Coaches like Sir Alex and Jose Mourinho get their players to play "for them", and manage to replace the internal determination and drive for success with a yearning for approval from "the boss". For so long, our squad of players have been mentally conditioned to perform for the boss, and I believe that such a drive is based on a fear of failure and punishment, rather than an urge to please or satisfy. (call it pop psychology, but i think it might be at play in this situation). Just as Jose Mourinho's old sides always seem to take time to re-build, i think Sir Alex has had an even greater effect on the mental fortitude of his players. England's failure to perform in the last few tournaments can also be partially attributed to the influence Ferguson and Mourinho have had on England's leading players, with Rooney, Lampard, Cole, Terry, Ferdinand, Cleverley, Carrick, Jones, Cahill, Smalling and Welbeck all performing well but never to the level their club fans have enjoyed.

Changing the manager relatively abruptly, without a corresponding change in the playing squad, has left Moyes with a bunch of players who seem to be playing without a purpose. On the other side of the touch-line, Moyes also looks like he doesn't know what to do or say to motivate his players to play to their previously showcased capabilities.  At Everton Moyes had only ever worked with what football journalists love to call the "honest pro", professionals who get the job done for the sake of the work, who are playing to extend their contracts and work towards personal goals, like getting a pay raise, earning an international cap or a move to a bigger club. It's therefore not hard to motivate players in these frames of mind.  But motivating players to perform at their peak when they have either won everything there is to win in the game, or think they've "made it" in football isn't the easiest of jobs. Doing what Sir Alex has done, for so long, is a truly remarkable feat, but if Moyes is to be a success, he to must learn that art.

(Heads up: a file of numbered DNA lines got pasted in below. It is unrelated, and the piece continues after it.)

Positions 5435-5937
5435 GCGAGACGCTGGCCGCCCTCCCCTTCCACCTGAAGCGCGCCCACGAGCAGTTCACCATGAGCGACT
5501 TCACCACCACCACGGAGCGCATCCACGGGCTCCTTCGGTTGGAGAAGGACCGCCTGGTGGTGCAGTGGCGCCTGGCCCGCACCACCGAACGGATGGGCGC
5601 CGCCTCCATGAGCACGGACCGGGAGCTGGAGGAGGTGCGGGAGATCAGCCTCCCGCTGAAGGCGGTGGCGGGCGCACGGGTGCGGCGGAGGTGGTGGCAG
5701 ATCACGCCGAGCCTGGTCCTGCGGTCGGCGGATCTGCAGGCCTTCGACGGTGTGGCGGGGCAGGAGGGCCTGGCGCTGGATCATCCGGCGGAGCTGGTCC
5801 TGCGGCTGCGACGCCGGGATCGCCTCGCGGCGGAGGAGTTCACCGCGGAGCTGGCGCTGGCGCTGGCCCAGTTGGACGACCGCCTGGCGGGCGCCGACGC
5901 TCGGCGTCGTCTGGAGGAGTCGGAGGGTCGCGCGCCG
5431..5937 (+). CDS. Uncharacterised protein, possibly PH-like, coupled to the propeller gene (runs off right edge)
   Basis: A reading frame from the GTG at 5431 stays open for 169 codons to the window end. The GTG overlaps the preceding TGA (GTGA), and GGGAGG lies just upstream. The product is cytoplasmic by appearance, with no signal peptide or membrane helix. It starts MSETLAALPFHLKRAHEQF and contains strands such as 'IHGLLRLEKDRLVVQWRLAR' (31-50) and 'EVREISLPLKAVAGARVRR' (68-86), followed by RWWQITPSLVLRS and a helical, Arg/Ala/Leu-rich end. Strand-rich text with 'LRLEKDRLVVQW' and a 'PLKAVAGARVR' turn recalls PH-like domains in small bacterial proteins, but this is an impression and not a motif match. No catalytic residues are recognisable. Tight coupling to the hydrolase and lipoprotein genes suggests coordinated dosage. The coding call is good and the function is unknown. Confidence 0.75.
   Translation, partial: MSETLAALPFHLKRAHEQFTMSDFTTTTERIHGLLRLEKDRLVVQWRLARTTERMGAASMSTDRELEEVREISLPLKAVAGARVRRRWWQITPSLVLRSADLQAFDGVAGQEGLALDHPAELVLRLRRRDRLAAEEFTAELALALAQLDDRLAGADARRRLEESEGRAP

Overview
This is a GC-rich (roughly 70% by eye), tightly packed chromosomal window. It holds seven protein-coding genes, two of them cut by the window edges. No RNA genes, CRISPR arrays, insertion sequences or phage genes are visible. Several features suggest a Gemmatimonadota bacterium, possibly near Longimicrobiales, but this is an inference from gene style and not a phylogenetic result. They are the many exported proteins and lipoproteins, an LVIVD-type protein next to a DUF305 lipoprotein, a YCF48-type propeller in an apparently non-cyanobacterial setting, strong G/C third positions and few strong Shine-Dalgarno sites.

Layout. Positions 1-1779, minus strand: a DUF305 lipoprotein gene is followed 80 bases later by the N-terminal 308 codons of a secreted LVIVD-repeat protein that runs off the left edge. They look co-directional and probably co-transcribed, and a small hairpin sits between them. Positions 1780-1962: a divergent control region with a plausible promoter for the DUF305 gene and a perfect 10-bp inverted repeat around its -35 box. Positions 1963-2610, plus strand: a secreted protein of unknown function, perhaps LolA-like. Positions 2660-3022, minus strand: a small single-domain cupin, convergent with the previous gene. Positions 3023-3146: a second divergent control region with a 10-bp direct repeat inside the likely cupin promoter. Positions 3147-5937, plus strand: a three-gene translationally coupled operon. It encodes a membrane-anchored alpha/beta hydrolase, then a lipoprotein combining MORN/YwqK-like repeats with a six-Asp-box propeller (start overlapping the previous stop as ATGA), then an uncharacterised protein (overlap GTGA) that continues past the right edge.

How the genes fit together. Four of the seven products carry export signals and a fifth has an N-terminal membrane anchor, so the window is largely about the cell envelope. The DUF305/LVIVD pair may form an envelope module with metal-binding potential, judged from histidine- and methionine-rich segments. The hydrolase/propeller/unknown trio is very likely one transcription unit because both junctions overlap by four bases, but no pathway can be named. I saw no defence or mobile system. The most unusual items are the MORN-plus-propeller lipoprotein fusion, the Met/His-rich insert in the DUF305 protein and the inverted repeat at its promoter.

If Moyes is to become such a mentally influential manager, and personally I think he must firstly get rid of the players who are no longer good enough for Manchester United's lofty ambitions. For me, this includes Vidic, Ferdinand, Evra, Giggs and potentially RvP, whose on field attitude since the managerial change doesn't merit his high salary and position as 1st choice striker.

Making his own mark on the squad as soon as he can will increase his power over the club, which will only improve his influence over the players on-field performance. I think it's the first step that he needs to take to get the United empire back to its position of power.